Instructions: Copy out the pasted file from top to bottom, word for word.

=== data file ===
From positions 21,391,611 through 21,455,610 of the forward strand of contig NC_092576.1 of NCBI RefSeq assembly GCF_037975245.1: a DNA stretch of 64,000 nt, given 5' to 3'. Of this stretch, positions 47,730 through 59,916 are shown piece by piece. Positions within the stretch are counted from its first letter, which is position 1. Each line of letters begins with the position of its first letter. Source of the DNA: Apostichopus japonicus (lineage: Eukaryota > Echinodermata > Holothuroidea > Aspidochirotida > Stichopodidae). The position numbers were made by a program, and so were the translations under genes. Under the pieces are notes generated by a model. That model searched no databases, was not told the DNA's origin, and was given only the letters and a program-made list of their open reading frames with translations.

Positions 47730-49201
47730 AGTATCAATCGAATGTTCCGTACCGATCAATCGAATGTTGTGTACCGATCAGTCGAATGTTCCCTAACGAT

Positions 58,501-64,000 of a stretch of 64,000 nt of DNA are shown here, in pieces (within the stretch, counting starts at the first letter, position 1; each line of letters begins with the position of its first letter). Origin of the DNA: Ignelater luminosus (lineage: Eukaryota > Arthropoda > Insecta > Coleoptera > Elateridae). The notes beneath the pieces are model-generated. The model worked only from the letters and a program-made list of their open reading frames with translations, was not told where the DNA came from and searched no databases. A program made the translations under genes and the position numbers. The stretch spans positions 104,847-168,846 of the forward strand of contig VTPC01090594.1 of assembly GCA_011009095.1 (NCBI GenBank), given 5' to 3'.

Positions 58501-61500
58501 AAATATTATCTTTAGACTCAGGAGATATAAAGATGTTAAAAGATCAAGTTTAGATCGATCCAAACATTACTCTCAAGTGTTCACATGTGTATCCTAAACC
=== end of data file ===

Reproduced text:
From positions 21,391,611 through 21,455,610 of the forward strand of contig NC_092576.1 of NCBI RefSeq assembly GCF_037975245.1: a DNA stretch of 64,000 nt, given 5' to 3'. Of this stretch, positions 47,730 through 59,916 are shown piece by piece. Positions within the stretch are counted from its first letter, which is position 1. Each line of letters begins with the position of its first letter. Source of the DNA: Apostichopus japonicus (lineage: Eukaryota > Echinodermata > Holothuroidea > Aspidochirotida > Stichopodidae). The position numbers were made by a program, and so were the translations under genes. Under the pieces are notes generated by a model. That model searched no databases, was not told the DNA's origin, and was given only the letters and a program-made list of their open reading frames with translations.

Positions 47730-49201
47730 AGTATCAATCGAATGTTCCGTACCGATCAATCGAATGTTGTGTACCGATCAGTCGAATGTTCCCTAACGAT

Positions 58,501-64,000 of a stretch of 64,000 nt of DNA are shown here, in pieces (within the stretch, counting starts at the first letter, position 1; each line of letters begins with the position of its first letter). Origin of the DNA: Ignelater luminosus (lineage: Eukaryota > Arthropoda > Insecta > Coleoptera > Elateridae). The notes beneath the pieces are model-generated. The model worked only from the letters and a program-made list of their open reading frames with translations, was not told where the DNA came from and searched no databases. A program made the translations under genes and the position numbers. The stretch spans positions 104,847-168,846 of the forward strand of contig VTPC01090594.1 of assembly GCA_011009095.1 (NCBI GenBank), given 5' to 3'.

Positions 58501-61500
58501 AAATATTATCTTTAGACTCAGGAGATATAAAGATGTTAAAAGATCAAGTTTAGATCGATCCAAACATTACTCTCAAGTGTTCACATGTGTATCCTAAACC